This makes no sense. Getting to full employment is different than being there. No one says government should continue to spend beyond full employment to intentionally create demand pull inflation and reduce real wages.

When moving to full employment, employers are forced to compete for labor and real wages rise regardless of whatever the underlying rate of inflation or deflation happens to be. Employers can't hire "more" labor at "reduced real wages" or any other wage at full employment, unless more enter the labor force, and people are not going to do that if real wages are falling instead of rising.

Keynesian spending to get to full employment as occurred in WWII, was a necessary but not sufficient condition to get to a low point of inequality in 1968. It certainly wasn't the other way around to cause more inequality. What, you think having a job at a lower real wage is less equal than not having a job at all?

Ever considered taking a writing class, or perhaps writing for Fox News instead?
spending
written by David, December 05, 2013 8:45
government spending creates inequality...almost be definition
written by pete, December 05, 2013 3:59


Wrong. Spending creates inequality, almost by definition. But also inequality creates spending, almost by definition too. And east is east and west is west. The government has no special role in this other than holding the biggest purse around and being able to fill that purse at will (almost by definition!), as necessary. Why leave out the biggest consumer around? Just ask that consumer to stop spending money on roses for banksters/insurers/pharma/healthcare-providers and start spending it on something useful, like working roads or sustainable energy technology development.
...
written by liberal, December 06, 2013 9:13
However the biggest way in which the government has promoted inequality is by running budgets that lead to large scale unemployment and underemployment.


No, the biggest way government has promoted inequality is by not taxing away economic rents on behalf of the populace, in particular land rent, which alone is 10--20% of GDP.
...
written by liberal, December 06, 2013 9:17
pete wrote,
1968 was peak equality per Gini curve in US. What followed was...


Man, you really do luv yourself some post hoc ergo propter hoc, doncha.
Of doctors' cars, doctors training, and inequality created by government
written by Rachel, December 06, 2013 11:12

If I may repeat a good story: before Medicare, the Buick was called "the doctor's car." After Medicare, it was the Mercedes.

Of course we would expect some spike in earnings after demand was increased. But the spike became a new plateau, allowed the costs of medical schools to go up.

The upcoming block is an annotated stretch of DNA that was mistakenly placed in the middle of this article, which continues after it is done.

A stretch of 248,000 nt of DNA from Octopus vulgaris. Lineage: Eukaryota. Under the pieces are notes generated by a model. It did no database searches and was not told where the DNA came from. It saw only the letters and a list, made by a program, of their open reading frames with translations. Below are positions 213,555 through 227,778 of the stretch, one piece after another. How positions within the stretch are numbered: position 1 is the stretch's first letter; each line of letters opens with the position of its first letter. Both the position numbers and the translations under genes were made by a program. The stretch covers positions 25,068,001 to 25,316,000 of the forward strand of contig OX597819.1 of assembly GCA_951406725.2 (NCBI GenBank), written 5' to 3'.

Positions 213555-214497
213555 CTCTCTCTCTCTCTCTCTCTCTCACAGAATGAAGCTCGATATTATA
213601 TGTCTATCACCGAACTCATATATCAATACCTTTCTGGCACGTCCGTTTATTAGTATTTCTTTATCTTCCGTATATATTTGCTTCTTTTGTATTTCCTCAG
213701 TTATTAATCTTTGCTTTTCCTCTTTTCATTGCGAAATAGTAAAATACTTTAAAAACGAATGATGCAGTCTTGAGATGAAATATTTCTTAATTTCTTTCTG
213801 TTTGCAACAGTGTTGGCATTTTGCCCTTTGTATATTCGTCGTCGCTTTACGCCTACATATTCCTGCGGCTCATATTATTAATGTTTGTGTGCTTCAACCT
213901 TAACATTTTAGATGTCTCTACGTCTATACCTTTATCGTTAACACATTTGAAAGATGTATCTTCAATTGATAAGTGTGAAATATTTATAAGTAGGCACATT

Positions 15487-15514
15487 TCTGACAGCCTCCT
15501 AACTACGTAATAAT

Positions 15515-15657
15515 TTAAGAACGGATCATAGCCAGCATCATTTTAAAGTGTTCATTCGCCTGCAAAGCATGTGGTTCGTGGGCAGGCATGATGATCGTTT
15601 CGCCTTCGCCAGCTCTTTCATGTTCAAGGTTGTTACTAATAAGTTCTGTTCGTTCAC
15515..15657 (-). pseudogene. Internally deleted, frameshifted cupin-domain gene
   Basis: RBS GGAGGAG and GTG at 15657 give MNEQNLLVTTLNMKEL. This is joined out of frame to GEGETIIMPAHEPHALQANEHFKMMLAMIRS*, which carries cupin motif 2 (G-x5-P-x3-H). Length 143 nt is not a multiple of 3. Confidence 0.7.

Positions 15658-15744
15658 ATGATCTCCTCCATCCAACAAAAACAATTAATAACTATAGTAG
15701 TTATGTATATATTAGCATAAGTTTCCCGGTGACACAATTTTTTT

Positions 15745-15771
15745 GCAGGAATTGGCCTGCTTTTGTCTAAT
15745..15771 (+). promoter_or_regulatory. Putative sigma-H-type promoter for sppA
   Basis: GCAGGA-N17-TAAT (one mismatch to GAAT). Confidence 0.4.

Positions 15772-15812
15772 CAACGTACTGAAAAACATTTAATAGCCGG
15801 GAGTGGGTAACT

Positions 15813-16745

Medicare taking over much of the cost of medical training also permitted a price rise. (Medical students having great expectations of higher earnings was no doubt another factor.) It's been many many years now that reasonable people have been complaining that the first two years of medical school, in particular, don't need to cost as much as they do.

Thus clumsy, wasteful government intervention in the medical market allowed prices of training to rise. And when Medicare choose to not allow increases in the number of medical residents, the numbers were effectively capped.

This naturally contributed to higher salaries and fewer chances for lower income students to work their way up.
(The lure of high salaries made it more worthwhile, I suspect, for privledged but less-than-brilliant students to invest in outcompeting the bright underclasses.)

And so it is hard to find a country in the OECD with fewer physician per 1000, despite the high number of MDs imported into the US. France has 40% more MDs per 1000 than we do(according to World Bank data). Germany has 50% more. And they live longer and spend less ... their governments having put less effort into creating medical inequality.
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written by Greg, December 06, 2013 11:56
Hi Dean, I realize this is sort of tangential to your point above, but I often hear two arguments from people who try to rationalize higher doctors' salaries in the US.

One is that medical training in the US is significantly more expensive than it is in Europe (although I realize part of this may be because of protectionism leading to high instructor salaries). The other argument I hear is that US doctors pay much higher malpractice insurance premiums.

Just wondering how you think this factors into the analysis. Thanks very much.
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written by saurabh, December 06, 2013 3:42
Greg,

Those are factors that might cause us to agree that doctors SHOULD be paid more in the US; they do not explain why doctors ARE paid more. Those two things are different. Like, we might agree that fast-food workers SHOULD be paid enough to clothe and feed their children, but because their labor bargaining power is so low, they are paid a wage far below what they need - there is a disconnect between what wages SHOULD be based on our moral expectations and what they are.

So, while American doctors might face higher education and malpractice costs, this does not explain why their wages are so high - that is the result of market forces, like their greater bargaining power through protectionism (as Dean has outlined many times).
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written by Greg, December 06, 2013 5:07
Thanks saurabh,

I appreciate the thoughtful response and you make a great point. I realize those two things are different, but the point I was trying to make (which admittedly wasn't at all clear in my comment) is that there is some reason to think, according to some people, that US doctors aren't actually as advantaged as a quick glance at their pay might suggest, which then implies that this protectionism might have a smaller impact than it would seem (because there wouldn't be as much of a demand among foreign doctors to work in the US).
Full employment...
written by Mike Ballard, December 06, 2013 7:27
You won't get full employment in even freest market for labour power. Unequal access to wealth and political power is the logical outcome of the wage system.

You could get full employment with common ownership of the collective product of labour and with a system where the compensation is tied to social productivity i.e if one hour of labour time entitled the producer to access goods and services equal to what is produced in 50 minutes of labour, regardless of the particular skilled labour time an individual is contributing to the social store.

Where do the other ten minutes go? Replacement of the means of production and support for non-producers i.e. students, retired, sick and disabled.

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Dean Baker is co-director of the Center for Economic and Policy Research in Washington, D.C. He is the author of several books, his latest being The End of Loser Liberalism: Making Markets Progressive. Read more about Dean.